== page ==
What RBG Means to Me

By Serena Tartaglia
Staff Writer
 
True and full equality for both sexes, feminism, did not begin and end when white women got the right to vote in 1920.
A feminist hero and societal warrior for all, Ruth Bader Ginsburg, defended such rights before her tenure on the Supreme Court.
As young people in the twenty-first century, we often take for granted the rights people in the twentieth century fought so bravely for us to have.
Reflecting on such privileges when looking back at Ginsburg’s work, proves civil progression did happen through her support:
● A single father’s right to collect the same benefits as his wife as a stay-at-home father
● A woman’s right to serve at the Virginia Military Institute, which had a male-only policy until 1996
● People with intellectual disabilities have a right to affordable housing under the Americans With Disabilities Act
● Americans have a right to sue for injuries caused by pollution
As a lifelong feminist, I am grateful that I got to experience Ginsburg’s influential work.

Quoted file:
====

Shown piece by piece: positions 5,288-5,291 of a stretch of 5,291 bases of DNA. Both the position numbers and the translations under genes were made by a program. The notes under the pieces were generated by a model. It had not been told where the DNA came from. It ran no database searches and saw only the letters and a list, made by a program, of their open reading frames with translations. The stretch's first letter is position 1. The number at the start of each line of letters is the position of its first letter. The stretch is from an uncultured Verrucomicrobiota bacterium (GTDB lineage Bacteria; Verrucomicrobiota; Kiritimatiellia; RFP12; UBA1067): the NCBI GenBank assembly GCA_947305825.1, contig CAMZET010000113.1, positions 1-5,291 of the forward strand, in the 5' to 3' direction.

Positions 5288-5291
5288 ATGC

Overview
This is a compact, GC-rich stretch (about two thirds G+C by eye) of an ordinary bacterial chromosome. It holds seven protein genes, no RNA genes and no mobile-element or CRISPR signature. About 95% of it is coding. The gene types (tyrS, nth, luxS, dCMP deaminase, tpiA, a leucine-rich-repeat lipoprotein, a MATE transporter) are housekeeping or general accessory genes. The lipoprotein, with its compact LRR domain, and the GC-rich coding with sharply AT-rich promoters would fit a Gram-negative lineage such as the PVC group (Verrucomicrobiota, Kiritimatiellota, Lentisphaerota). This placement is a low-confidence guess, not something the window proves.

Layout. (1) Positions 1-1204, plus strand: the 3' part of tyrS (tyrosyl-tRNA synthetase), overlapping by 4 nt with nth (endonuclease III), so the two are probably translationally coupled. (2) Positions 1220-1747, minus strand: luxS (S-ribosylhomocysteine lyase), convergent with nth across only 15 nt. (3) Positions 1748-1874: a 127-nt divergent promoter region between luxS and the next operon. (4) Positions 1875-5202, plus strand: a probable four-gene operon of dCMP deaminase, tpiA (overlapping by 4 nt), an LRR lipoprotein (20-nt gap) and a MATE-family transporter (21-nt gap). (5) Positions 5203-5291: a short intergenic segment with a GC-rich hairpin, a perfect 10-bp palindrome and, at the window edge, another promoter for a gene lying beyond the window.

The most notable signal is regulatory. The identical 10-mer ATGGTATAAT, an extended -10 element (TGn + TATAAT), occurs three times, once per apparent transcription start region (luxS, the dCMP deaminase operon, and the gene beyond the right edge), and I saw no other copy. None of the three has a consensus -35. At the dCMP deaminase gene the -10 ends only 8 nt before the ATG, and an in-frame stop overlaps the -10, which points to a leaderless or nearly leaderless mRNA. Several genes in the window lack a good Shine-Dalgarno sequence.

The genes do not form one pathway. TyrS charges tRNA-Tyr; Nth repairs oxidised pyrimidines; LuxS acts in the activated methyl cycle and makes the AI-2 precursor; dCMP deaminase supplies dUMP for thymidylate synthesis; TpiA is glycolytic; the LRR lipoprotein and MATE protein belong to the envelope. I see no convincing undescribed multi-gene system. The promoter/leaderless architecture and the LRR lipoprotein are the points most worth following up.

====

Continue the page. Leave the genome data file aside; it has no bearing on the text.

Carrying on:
She not only overcame antisemitism and sexism in her lifetime; but devoted her life so other people could live in a world where those things did not exist.
I am also grateful for filmmakers who shone a spotlight on an American hero twice, with the 2018 documentary “RBG” and with the 2018 film, “On the Basis of Sex,” which highlighted her early life and obstacles she faced as a female law student in the mid-twentieth century.
Ginsburg, even after her death, continues to empower young men and women to overcome adversity and chase their dreams of activism.
Without RBG fighting for equality, Barack Obama may not have won two terms as the first African American president. Hillary Clinton may not have been the first woman to win the nomination for president in a major political party in 2016.
We probably would not have had a record number of women (575) run for House, Senate, or governor in 2018.
The nation was inspired by a petite woman, in a lace collar, with a voice that thundered through the generations. Rest in Power, Ruth.